Spring Awakening: Inspired by Nature

Last night, at 10pm darkness, a friend and I ended a long conversation by listening to the sounds of pregnant sheep grunting and groaning as their full bodies settled into rest and digestion. A calf noisily slurped a bottle of milk held by my friend’s hands. The peepers were calling, still somewhat tentatively, from a nearby pond. No matter how tired I am, from farm work or deep conversation, these sounds enliven me.

At 2am I was woken by the sound of the wind, which was blowing in inconsistently timed gusts that left me wide awake, waiting for the next sound of a banging door, or slap against greenhouse plastic. I convinced myself to go back outside to make sure the seedling greenhouse was indeed secure, calming my fears of our propane warmed air floating off to the greater atmosphere directly from our 300,000 BTU burner. Our own tiny contribution to global warming, this beast feels to me like it sends out hard earned dollar bills to the wind, but I also recognize it as the warm mother body in the night for our precious seedlings.

After my 2am spell of being awake, I dream of cross country skiing, and without intention find myself entering a 60k race totally ill-equipped. I get lost, make friends, and eat a lot of cookies. I make it through the event, but barely. In the end I can feel the satisfaction of my endurance as well as the excitement and longing of new friendship.

Is this dream a metaphor for my life? The farm and personal life balance played out metaphorically through a sport I know well? The must go forward intensity with a map (in the dream race, the map was a small booklet with ten sections, not unlike my pocket to-do notebook) but little direction written on the ground. Spring time at the farm follows a similar race plan. It is as though I’ve just jumped into a season with unmarked, unpredictable, paths and a must-keep-moving-forward intensity. Like the dream, the intensity is buoyed by people who can help show me the way and fuel my energy needs.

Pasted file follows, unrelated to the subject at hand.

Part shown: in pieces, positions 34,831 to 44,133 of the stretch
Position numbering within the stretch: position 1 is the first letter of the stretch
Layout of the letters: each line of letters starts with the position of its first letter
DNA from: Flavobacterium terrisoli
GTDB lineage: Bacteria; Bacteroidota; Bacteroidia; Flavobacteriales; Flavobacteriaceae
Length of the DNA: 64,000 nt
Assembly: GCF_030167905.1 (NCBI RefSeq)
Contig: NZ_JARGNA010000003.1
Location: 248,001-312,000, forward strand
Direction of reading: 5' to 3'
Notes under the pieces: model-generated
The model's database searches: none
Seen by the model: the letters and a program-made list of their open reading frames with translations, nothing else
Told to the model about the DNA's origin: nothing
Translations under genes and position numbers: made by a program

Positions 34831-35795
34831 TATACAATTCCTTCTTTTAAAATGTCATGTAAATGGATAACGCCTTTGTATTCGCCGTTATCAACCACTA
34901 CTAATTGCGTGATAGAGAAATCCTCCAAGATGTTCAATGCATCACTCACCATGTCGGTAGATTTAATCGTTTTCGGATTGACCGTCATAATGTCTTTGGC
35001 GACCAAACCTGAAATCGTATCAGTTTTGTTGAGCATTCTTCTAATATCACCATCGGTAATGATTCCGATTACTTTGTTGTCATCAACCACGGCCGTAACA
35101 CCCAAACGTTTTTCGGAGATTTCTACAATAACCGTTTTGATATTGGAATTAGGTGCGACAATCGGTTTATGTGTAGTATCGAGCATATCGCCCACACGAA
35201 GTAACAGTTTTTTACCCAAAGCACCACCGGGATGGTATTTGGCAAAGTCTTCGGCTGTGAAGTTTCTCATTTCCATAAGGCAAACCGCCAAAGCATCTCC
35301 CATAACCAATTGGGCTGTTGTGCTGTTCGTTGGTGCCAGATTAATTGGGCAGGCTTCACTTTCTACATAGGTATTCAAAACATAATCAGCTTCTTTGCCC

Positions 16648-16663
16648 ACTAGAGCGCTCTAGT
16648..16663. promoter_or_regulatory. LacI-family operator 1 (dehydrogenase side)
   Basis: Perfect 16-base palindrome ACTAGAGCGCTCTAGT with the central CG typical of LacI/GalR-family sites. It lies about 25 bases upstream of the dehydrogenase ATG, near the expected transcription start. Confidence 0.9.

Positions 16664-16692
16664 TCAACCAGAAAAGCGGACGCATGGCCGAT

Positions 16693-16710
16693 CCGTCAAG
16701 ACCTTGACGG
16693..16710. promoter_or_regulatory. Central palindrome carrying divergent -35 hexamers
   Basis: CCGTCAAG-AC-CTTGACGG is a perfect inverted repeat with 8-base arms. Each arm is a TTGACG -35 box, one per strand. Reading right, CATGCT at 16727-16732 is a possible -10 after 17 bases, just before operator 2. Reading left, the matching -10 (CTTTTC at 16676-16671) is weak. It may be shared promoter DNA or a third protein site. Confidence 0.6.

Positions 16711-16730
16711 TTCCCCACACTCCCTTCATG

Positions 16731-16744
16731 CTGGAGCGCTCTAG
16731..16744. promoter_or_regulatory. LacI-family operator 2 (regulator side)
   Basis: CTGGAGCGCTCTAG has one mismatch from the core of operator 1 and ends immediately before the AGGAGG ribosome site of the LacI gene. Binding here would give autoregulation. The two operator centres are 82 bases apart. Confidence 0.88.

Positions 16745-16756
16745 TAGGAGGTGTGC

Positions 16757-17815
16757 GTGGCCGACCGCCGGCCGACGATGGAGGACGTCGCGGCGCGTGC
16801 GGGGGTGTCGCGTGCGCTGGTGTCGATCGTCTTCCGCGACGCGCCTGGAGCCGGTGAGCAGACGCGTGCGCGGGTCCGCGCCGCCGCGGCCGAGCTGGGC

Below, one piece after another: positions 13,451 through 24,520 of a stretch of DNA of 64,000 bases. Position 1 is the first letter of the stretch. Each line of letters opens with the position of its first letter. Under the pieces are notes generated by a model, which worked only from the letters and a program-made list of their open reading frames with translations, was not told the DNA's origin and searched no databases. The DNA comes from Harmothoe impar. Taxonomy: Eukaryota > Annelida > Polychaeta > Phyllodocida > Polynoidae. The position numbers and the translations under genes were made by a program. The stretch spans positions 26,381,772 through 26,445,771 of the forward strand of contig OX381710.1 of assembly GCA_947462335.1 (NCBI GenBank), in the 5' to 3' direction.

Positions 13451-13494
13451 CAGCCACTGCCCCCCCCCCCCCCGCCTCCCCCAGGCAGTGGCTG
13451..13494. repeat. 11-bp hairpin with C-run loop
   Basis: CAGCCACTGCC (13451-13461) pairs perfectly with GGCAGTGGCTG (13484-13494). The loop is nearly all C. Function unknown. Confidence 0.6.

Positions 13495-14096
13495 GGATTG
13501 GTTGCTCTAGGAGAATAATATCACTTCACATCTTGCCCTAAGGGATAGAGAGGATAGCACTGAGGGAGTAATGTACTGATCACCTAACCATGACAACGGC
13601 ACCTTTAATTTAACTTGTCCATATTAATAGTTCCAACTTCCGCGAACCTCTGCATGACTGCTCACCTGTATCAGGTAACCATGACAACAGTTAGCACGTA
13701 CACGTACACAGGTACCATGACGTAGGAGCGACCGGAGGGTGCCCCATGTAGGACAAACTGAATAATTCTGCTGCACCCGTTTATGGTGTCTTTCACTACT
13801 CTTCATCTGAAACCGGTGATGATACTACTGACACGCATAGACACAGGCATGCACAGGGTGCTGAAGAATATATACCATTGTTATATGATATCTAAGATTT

Groggy, having hit snooze for 45 minutes, at 5:30 I’m back on my feet leaning against the window listening to the morning propeller sounds of a woodcock in the backyard. A gift! Nature reins in her beauty and transformation of growth into sound. The spring time wake up in the field and the farmer are equally insistent, we both are part of nature, but that which is outside of myself is what brings the grounding of the new day, or another step forward, on the path that will determine our next actions. The night wind that kept me awake also helped to dry out our fields. I make lists, my own maps, compulsively even though it is nature that creates the course.

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